The Diseases of Pornography
Around the State
Derrick Burts, 24, started working as a porn-film actor in June. By October, he'd contracted the HIV virus. The AP story on Burts contained this jaw-dropping sentence: "He said he began to have doubts about the business after contracting chlamydia, gonorrhea and herpes in his first month of work, but was convinced to keep working."
Burts claimed, "I wasn't stupid or oblivious, I knew what was out there. But it's not something you think about when they fill your head" with lucrative offers and promises that the work is safe. Lured into the porn world with the promise that he looked like money, Burts concluded his greed was unwise: "Making $10,000 or $15,000 for porn isn't worth your life."
Michael Weinstein, head of the AIDS Healthcare Foundation, took up the Burts case. While he insisted his group isn't anti-porn, "we are astounded that the multibillion-dollar film industry and its fig leaf of a clinic could not even get it together six weeks after his first HIV-positive test to link (Burts) to appropriate follow-up medical care."
Lawyers for the porn industry's clinic, the Adult Industry Medical Healthcare Foundation, which performed the HIV test on Burts, insisted any claim he was not properly treated is "not truthful and ... self-serving." But the California Department of Public Health just denied its application to operate. Once again, the porn industry looks shady.
Burts says the clinic told him he contracted the HIV virus at a gay porn shoot in Florida, but the clinic told the press that he must have become infected in his personal life. Translation: Who are you going to trust -- a porn star or the porn industry? This evolving story comes six years after up to 14 porn actors tested HIV-positive, forcing several porn companies to close.
Porn moguls obviously want the "talent" to feel safe, but they don't want to film scenes with condoms -- for monetary reasons. The pornographers at Vivid Entertainment said when they became a mandatory-condom company for nearly seven years, they saw their sales drop nearly 20 percent.
Pornography isn't just unhealthy for our culture; it's unhealthy for the "talent" that star in these films, with the endless carousel of sex partners. It should be only a matter of time before the Occupational Safety and Health Administration (or their California equivalent) starts investigating -- unless, of course, government officials are too afraid of appearing like squelchers of a Howard Stern version of "freedom of speech."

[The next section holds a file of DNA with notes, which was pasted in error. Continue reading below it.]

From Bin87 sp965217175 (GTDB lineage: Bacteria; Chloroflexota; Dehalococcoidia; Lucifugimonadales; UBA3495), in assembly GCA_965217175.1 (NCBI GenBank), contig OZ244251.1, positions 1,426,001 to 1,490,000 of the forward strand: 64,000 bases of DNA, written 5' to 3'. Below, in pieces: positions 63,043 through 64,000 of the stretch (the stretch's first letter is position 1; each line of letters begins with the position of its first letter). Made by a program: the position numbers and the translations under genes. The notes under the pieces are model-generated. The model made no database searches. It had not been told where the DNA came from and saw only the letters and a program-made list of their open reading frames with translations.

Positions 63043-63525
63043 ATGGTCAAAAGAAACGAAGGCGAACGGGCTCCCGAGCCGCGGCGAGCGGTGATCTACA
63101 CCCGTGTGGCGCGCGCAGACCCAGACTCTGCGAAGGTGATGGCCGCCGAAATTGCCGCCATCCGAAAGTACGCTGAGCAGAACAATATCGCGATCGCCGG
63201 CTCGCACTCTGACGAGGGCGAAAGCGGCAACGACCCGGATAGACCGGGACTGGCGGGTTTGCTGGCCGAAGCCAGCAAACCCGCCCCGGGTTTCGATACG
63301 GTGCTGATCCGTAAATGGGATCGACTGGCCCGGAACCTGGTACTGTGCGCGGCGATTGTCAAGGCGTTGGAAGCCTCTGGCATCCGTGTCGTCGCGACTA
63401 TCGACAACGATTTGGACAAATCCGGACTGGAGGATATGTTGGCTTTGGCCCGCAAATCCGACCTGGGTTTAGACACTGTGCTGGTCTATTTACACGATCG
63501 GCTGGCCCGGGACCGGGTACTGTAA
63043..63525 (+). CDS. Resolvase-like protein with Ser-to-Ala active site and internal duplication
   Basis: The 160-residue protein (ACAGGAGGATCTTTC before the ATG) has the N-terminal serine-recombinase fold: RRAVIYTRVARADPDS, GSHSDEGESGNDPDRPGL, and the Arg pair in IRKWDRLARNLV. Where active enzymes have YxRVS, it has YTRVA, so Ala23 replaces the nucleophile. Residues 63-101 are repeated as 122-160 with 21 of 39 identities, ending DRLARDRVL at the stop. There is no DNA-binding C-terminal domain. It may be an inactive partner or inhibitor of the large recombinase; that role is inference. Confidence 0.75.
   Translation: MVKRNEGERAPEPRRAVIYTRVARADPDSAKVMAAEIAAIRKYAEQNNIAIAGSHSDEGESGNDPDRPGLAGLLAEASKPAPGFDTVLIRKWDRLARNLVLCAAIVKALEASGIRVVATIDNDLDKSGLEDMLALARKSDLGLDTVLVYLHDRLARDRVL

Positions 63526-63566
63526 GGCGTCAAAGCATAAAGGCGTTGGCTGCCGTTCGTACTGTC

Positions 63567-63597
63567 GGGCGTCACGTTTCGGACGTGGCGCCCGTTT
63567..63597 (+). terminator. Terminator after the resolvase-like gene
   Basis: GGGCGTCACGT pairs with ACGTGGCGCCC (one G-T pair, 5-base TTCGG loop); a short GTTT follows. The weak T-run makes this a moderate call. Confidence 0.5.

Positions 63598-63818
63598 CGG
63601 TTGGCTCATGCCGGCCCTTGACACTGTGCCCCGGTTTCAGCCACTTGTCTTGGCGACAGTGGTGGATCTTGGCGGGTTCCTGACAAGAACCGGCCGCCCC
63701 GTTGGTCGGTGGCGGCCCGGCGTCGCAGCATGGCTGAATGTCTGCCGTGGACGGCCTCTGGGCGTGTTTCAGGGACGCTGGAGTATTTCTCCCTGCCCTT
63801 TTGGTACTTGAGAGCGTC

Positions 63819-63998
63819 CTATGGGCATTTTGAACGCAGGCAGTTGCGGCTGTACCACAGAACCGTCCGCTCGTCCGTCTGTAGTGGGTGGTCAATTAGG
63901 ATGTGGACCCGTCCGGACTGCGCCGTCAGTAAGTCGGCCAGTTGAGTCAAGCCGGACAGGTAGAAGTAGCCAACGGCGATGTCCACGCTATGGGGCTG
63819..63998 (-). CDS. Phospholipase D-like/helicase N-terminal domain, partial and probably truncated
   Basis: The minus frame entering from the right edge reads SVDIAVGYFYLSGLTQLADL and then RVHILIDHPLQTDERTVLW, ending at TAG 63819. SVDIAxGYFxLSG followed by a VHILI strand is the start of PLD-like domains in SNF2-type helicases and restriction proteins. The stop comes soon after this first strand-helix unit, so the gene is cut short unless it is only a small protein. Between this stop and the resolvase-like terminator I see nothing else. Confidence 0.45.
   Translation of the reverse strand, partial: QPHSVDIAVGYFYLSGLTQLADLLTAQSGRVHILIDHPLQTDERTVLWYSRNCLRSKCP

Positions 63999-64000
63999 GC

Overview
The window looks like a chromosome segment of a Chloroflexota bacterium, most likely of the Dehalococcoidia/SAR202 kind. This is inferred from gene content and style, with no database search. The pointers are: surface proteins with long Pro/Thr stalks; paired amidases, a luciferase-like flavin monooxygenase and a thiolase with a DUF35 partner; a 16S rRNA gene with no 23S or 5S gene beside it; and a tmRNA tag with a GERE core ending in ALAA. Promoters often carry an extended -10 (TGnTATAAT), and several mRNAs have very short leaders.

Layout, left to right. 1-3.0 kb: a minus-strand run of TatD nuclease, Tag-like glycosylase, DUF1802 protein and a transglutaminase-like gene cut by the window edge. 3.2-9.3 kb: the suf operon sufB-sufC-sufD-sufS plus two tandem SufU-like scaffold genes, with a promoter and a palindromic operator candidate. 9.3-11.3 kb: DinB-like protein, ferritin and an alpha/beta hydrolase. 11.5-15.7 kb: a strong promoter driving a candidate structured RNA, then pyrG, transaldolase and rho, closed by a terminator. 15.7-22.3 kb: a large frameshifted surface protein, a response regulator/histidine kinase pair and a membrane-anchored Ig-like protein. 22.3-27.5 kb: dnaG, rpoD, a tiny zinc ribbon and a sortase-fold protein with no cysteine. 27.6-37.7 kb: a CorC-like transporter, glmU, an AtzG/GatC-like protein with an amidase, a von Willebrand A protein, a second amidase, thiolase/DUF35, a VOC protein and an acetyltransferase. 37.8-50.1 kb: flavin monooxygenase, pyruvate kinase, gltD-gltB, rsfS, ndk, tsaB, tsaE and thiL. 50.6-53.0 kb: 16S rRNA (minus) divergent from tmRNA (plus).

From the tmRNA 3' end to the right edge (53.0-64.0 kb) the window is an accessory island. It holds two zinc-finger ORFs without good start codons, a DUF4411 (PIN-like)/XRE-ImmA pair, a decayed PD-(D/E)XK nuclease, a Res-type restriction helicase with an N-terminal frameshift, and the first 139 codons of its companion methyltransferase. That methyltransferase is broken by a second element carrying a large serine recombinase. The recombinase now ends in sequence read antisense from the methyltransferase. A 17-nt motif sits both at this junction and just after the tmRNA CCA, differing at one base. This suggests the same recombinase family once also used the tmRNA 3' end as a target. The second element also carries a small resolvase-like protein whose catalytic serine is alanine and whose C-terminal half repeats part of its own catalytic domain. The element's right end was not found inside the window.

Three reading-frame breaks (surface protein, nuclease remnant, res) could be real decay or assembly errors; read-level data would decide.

It's ironic that our news media are such evangelists for "safe sex" with condoms, and very critical of anyone who's anti-condom as a menace to society, but they haven't forced that latex gospel on the porn industry, despite the obvious threat of fatal sexually transmitted diseases between strangers on the set.
Then there's the gay-porn industry -- which as a rule requires condoms in films, but doesn't even HIV-test its stars. Without much irony, Jay Barmann of the San Francisco blog SFist reported, "The HIV status of gay-porn performers is a particular taboo subject, with a kind of don't-ask-don't-tell attitude proliferating in the industry, which mostly tries to keep performers safe by requiring condom use and which fears bad publicity from performers revealing their statuses."
In response to this environment, the porn company Treasure Island Media recently took the shocking step of promoting a gay couple with one HIV-negative and one HIV-positive partner having "unprotected" sex as "role models." Paul Morris, the company's owner, spoke of demolishing "the HIV-positive closet" and pledged, "We will not allow reactionary individuals and organizations to dictate our behavior." HIV and AIDS are "more or less manageable," he said. "The real battle is against prejudice, ignorance and unfounded and useless fear."
Barmann, no anti-porn "prude," was shocked for the public health and for the rights of actors. "Say what he will about battling prejudice and fear, Morris stands to benefit financially from the unprotected sex his performers agree to have, and he is nonetheless an employer who knowingly puts his workers in harm's way."
Our media just found it wildly controversial that the pope might hypothetically suggest a male prostitute using a condom may be trying to show a health concern for others. But somehow, there is no controversy or debate when secular sexual progressives fail to crusade against pornographers on something so contrary to their own condom-promoting "safe sex" philosophy. The old AIDS slogan was "Silence equals death." Who will speak out before the next greedy Derrick Burts gets infected?
Just how stupid are the Derricks of this world to get involved in death-trap industries like this?
L. Brent Bozell III is the president of the Media Research Center. To find out more about Brent Bozell III, and read features by other Creators Syndicate writers and cartoonists, visit the Creators Syndicate webpage at www.creators.com.
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